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J Dent Hyg. 2011 Winter;85(1):49-56. Epub 2011 Jan 1.

Knowledge of oral health issues among low-income Baltimore adults: a pilot study.

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Division of Health Services Research, Department of Health Promotion and Policy at the University of Maryland Dental School, USA.



This pilot study documents conceptual knowledge of oral health among low-income adults in Baltimore.


Selected questions from the Baltimore Health Literacy and Oral Health Knowledge Project, a cross-sectional, population-based investigation of oral health literacy, were used for this analysis. Participants were asked questions during face-to-face interviews about basic oral health and the prevention and management of dental caries and periodontal diseases. Descriptive analyses included tests of association with selected socio-demographic variables (age, sex, education level, annual household income).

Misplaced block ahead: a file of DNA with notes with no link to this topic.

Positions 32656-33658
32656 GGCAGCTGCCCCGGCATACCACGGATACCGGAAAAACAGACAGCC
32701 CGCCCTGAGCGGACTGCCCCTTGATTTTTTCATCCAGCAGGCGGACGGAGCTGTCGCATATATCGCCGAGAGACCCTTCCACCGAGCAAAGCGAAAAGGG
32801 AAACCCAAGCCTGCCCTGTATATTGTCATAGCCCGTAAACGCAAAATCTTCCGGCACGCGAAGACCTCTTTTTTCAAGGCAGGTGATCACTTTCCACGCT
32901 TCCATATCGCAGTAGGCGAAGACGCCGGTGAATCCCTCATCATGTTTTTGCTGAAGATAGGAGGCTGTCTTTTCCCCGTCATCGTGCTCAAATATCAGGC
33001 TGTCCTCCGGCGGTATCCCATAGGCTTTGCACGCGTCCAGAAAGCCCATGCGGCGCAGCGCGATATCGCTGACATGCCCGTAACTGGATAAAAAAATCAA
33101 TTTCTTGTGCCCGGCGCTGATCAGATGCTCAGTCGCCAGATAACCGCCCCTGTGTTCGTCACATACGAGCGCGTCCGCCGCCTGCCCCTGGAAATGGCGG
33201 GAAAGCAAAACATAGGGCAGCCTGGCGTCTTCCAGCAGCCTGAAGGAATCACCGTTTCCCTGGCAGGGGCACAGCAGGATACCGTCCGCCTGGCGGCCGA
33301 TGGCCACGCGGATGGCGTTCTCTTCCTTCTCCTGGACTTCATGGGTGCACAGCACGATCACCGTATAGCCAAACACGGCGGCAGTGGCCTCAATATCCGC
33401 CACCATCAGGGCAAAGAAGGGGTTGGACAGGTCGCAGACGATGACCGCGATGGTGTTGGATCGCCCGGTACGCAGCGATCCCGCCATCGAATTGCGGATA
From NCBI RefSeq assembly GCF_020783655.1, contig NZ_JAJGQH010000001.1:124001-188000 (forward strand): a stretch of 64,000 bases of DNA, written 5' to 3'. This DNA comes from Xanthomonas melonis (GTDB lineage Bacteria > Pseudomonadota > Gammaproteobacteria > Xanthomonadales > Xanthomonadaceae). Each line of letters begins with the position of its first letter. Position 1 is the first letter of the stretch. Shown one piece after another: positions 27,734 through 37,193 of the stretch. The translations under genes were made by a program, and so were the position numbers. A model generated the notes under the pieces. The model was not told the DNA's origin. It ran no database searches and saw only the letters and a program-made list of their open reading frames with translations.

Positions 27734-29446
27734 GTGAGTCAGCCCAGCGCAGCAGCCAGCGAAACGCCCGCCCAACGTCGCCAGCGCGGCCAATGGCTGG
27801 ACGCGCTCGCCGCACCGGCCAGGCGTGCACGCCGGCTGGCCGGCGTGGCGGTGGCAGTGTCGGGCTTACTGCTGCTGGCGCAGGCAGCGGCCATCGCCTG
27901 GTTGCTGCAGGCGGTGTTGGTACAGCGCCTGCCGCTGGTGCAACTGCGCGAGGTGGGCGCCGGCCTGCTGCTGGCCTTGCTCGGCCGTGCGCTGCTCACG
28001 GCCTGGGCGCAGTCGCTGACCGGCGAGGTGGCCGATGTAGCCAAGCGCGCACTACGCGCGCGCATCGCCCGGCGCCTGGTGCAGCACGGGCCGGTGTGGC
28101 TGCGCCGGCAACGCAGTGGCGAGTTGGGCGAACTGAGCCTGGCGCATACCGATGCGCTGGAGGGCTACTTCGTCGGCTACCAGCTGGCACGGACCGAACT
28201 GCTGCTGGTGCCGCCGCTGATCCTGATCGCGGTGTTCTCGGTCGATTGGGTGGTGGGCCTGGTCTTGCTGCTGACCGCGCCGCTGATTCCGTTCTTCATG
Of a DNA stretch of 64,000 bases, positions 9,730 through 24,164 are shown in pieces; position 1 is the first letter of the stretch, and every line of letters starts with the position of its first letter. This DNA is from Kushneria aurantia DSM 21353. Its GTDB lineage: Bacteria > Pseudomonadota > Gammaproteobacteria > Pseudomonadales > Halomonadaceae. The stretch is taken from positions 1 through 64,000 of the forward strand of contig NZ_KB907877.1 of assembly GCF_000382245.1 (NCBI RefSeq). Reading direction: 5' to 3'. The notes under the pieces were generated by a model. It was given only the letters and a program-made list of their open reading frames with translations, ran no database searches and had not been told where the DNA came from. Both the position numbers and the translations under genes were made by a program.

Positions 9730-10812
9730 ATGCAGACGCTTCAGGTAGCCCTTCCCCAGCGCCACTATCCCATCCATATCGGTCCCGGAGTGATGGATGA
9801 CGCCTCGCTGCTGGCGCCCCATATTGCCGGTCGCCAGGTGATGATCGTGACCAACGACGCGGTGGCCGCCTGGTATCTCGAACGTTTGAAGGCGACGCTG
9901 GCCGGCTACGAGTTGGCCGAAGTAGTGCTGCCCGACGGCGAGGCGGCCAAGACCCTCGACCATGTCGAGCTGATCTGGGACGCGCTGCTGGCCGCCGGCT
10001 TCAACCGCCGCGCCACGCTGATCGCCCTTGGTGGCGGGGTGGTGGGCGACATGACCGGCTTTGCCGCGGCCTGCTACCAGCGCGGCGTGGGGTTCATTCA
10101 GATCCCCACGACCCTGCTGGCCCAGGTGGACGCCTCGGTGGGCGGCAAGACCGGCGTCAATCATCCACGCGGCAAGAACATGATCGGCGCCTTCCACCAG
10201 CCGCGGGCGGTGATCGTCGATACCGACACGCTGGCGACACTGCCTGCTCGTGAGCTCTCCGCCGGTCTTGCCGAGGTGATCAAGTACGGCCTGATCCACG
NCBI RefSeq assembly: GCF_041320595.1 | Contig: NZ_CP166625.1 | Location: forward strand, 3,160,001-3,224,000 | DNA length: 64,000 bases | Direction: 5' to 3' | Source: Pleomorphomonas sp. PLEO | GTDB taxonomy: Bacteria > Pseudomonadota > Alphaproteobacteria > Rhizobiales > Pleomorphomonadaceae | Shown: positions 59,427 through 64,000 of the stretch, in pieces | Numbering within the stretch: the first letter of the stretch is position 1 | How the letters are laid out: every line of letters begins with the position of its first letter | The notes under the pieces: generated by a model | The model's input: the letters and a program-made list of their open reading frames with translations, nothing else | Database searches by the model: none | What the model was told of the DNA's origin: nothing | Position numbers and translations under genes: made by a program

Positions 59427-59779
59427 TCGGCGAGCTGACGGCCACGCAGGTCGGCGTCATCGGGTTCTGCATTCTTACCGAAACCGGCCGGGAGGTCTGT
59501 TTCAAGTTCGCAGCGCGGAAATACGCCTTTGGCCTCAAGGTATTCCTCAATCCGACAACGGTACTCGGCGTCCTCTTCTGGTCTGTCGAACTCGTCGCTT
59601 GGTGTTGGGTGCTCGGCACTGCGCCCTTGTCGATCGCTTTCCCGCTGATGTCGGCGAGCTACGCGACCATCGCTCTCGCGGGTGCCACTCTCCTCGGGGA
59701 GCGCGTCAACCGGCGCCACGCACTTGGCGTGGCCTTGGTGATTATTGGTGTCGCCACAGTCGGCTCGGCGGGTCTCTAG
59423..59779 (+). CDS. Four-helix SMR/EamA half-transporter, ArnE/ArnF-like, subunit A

The majority of respondents were African American women, 45 to 64 years of age, with 12 years of education and an income less than or equal to $25,000. Ninety-one percent of respondents knew that sugar caused dental caries, while 82% understood that the best way to prevent tooth decay was to brush and floss every day. Knowledge of oral hygiene practices and the prevention and management of gingivitis and periodontitis was mixed. Seventy-six percent understood that the best way to remove tartar was by a dental cleaning. However, only 15% knew how often to floss their teeth and only 21% knew that plaque was composed of germs.


Conceptual oral health knowledge is one component of oral health literacy. In turn, oral health literacy impacts communication. Practitioners should account for limited conceptual knowledge when they discuss oral health issues with their low-income and minority patients. If this is not accounted for, they will probably find that their oral hygiene education messages are being ignored and health promotion is being adversely affected.

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